The Lighting industry has been through a lot of change ever since LED tech first made it to market over 30 years ago. But a lot of this change has been good for customers; gone are the days of high barriers to entry, low levels of competition and high prices. And between the developments in LED lighting offering better value in the long-term and a healthy competitive marketplace; customers are getting much better value for money.
1. THERE WILL BE LOSS
In the free market there is always an element of ‘creative destruction’ however in light of the current crisis this will be accelerated. In simple terms, not every business is going to survive this difficult period. Financially fragile companies or firms that are in debt unfortunately may not be able to out see the storm.
2. BACK TO BASICS
During financially stressful times businesses will be focusing on shifting inventory in order to meet end-of-month payroll and other expenses. This means other “softer” activities such as PR and product innovation may go out the window.
3. PAYMENT TERMS WILL LENGTHEN
In a crisis, cash is king. So, it will be likely that various parties along the supply chain will be demanding longer payment terms. While this may be crucial in some cases to allow the supply chain to keep flowing; it can cause issues later. The danger is that once a supplier allows terms to drop from 30 days to 120 days, it can be difficult to reverse.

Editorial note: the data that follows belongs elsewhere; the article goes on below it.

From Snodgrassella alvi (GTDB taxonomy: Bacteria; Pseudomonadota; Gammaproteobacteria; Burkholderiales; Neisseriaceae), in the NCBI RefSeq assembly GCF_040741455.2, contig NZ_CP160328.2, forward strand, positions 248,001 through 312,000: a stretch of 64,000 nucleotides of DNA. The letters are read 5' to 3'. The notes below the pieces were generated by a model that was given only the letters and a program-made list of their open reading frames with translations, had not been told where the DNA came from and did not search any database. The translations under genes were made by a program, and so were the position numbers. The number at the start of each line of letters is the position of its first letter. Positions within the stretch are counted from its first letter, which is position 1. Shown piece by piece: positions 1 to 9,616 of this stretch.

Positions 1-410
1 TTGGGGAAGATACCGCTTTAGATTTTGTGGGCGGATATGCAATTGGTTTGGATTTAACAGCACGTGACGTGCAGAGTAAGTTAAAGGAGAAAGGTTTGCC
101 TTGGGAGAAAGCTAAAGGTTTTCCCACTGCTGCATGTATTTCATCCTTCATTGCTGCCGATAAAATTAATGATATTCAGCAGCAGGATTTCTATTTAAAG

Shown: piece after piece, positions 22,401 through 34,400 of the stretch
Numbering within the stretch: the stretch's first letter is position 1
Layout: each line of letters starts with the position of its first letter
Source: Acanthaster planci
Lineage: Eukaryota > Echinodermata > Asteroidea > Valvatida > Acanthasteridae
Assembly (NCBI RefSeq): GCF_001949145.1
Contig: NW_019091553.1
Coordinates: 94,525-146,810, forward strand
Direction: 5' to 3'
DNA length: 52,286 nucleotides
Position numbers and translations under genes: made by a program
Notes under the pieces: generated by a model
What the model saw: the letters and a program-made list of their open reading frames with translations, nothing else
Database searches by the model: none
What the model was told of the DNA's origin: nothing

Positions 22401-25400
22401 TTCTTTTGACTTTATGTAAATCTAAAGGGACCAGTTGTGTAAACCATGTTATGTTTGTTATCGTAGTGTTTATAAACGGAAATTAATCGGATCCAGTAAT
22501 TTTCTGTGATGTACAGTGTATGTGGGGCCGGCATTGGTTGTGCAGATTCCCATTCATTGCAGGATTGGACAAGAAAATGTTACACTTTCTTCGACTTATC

4. THINK LOCAL
The lighting industry has a huge reliance on China for their supply chain. Any disruption to this, opens up an opportunity for local producers. However, this may require a balancing act as one thing we’ve learned in recent years is that clients want cheap luminaries. So, while local producers can jump in to keep the supply going, everyone will need to keep an eye on the costs of production to make sure pricing can be competitive.
5. TECH IS KEY
In the ‘new norm’ where working remotely is no longer just a benefit but a requirement, it goes without saying that companies without cloud-based accounting, business communication and customer relationship management (CRM) platforms will struggle to adjust to a working-from-home model.